For far too long, Arab governments have failed to provide job opportunities to their young populations.
Youth employment no longer optional
The Middle East is the youngest region in the world, with roughly 60 per cent of its population under the age of 25. This avalanche of youth brings with it tectonic challenges - unemployment, low career prospects and minimal political involvement chief among them.
And yet, despite years of warning, Arab governments have consistently failed to devise efficient economic policies to create jobs and opportunity for young people. These deficiencies helped spur the unrest in the Arab world this year, and will continue to test the capacity of governments going forward.
As The National reports today, 70 per cent of Arab youth want to emigrate from the region because of a shortage of job opportunities and a lack of political involvement. Add to this corruption, oppression and the lack of rule of law, and many of the region's brightest young people are seeking to leave their countries.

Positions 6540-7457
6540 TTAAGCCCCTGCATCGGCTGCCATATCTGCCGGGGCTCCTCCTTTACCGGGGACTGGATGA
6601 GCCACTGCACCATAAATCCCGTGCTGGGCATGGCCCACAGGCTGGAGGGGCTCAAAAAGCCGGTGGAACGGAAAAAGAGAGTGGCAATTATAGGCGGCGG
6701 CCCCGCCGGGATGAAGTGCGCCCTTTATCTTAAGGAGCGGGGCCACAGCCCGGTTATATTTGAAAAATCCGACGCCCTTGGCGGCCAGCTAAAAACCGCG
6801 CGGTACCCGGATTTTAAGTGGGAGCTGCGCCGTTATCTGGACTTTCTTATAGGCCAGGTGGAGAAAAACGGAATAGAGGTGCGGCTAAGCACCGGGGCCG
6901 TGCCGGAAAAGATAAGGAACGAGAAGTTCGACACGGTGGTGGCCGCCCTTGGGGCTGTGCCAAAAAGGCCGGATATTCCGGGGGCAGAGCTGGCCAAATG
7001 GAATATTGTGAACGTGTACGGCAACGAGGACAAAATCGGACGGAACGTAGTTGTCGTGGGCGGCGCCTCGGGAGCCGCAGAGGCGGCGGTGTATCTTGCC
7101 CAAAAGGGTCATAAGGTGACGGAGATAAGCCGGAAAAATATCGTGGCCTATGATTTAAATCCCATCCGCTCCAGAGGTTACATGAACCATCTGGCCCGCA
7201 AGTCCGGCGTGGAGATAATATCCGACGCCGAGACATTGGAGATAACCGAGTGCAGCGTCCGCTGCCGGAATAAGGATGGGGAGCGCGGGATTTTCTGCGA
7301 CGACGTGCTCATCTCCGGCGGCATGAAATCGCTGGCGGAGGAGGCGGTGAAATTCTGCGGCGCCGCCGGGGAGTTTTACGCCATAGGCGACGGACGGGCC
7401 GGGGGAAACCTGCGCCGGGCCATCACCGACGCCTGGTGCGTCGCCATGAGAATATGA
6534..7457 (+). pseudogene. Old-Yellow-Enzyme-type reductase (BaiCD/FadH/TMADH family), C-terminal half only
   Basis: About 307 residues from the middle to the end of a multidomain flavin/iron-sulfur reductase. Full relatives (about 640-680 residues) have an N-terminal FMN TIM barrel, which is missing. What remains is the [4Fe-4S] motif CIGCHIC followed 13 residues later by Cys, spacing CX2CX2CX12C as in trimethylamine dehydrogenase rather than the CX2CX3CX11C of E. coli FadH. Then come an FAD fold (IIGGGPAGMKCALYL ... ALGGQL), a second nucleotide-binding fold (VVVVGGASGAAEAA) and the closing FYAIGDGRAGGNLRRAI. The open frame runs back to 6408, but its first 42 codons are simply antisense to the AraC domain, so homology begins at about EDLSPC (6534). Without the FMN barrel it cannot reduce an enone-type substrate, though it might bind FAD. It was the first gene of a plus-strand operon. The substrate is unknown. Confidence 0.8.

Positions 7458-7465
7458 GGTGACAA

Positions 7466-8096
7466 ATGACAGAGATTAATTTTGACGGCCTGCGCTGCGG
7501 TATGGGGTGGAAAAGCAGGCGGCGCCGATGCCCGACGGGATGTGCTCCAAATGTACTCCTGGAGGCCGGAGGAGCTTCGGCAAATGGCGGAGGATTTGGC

To stem this outflow of talent regional governments will need to create as many as 75 million jobs over the next decade. Khalid Al Wahishi, director of Population Policy and Immigration at the Arab League, reports that 26 per cent of Arab youth are unemployed. Luckier ones get employed but with low wages, and a lack of career prospects.
Youngsters need to be empowered with opportunity, and a robust private sector is the best way to do that. Arab governments need the political will to sustain that growth, first by stamping out corruption and then reducing the onerous red tape that keeps some promising ventures from ever taking off. In the Gulf states, opportunities for the young are mainly found in the public sector. This is unsustainable in the long-term.
Governments must also end restrictive labour regulations, open new lines of credit and ensure transparency in markets to spur investment. Reforming the education system, with a focus on meeting market demands, is essential in this process and for economic competitiveness.
The youth bulge is a force that can be harnessed for greatness, but as 2011 has taught, it can also cause a ruckus.
Redoubling a commitment to youth employment - and keeping youngsters in the region - must be a priority for new governments going forward.